Parents and teachers on collision course over junior cycle strike plan

‘Teachers should have confidence in themselves,’ says council chairman

Compromise offered by Minister for Education Jan O’Sullivan was rejected by teachers. Photograph: Peter Houlihan/ Fennells

Compromise offered by Minister for Education Jan O’Sullivan was rejected by teachers. Photograph: Peter Houlihan/ Fennells

 

Claims by the teacher unions that they have widespread public support for their stance on the junior cycle reforms have been challenged by the National Parents Council Post Primary.

Its president Don Myers took issue with a statement by ASTI president Philip Irwin that parents were “concerned” about the reform plan. Mr Myers said “parents have confidence in teachers” to carry out school-based assessments in a fair and impartial manner. Parents welcomed the move towards “interactive learning rather than memorised learning”, he said.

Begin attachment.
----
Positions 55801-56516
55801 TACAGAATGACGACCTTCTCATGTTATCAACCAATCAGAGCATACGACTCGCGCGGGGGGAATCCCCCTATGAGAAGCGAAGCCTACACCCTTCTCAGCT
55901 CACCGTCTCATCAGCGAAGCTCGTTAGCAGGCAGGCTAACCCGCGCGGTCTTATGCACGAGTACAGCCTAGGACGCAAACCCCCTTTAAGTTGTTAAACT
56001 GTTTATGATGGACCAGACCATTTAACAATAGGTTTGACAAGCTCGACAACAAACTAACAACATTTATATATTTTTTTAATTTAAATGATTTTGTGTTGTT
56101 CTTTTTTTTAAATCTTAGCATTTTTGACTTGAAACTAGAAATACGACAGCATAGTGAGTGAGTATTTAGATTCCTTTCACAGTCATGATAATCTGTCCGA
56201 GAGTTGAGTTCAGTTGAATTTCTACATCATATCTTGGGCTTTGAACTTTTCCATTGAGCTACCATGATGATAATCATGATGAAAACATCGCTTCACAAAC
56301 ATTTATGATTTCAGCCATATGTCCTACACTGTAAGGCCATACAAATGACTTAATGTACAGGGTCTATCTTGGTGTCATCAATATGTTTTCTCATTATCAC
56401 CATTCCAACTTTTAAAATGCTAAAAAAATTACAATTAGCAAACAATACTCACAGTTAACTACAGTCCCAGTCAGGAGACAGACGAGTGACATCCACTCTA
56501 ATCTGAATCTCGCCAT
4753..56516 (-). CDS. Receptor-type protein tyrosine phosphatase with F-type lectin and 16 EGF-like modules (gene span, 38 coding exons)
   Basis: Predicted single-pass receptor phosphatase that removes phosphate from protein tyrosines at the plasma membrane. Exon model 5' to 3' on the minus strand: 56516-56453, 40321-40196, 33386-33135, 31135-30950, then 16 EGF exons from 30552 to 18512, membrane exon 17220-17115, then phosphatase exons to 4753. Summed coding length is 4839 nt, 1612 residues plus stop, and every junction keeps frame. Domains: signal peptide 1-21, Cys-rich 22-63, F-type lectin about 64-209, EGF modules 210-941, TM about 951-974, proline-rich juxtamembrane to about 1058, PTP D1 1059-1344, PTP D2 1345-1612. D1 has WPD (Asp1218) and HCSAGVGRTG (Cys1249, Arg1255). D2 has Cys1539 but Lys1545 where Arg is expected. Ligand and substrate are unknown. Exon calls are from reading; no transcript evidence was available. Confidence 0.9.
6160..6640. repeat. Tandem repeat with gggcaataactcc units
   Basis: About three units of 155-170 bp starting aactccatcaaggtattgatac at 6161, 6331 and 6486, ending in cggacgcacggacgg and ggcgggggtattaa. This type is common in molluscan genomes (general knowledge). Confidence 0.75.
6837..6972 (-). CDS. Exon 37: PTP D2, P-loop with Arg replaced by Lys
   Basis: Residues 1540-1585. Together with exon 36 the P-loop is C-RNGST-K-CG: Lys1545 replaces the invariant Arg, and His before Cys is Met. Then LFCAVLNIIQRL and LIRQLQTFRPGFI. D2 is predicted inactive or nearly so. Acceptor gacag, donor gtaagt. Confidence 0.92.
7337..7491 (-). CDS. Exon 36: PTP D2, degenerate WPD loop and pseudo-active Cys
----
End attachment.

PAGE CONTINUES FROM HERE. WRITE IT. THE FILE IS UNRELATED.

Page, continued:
The executive committees of the ASTI and the TUI are to meet tomorrow to decide whether to push ahead with a threatened one-day strike after rejecting a compromise offer from Minister for Education Jan O’Sullivan.

Ms O’Sullivan backed down on a plan to have teachers assess 100 per cent of marks under a new junior cycle certificate. However, she told The Irish Times, “I won’t be moving away from 40 per cent school-based assessment”.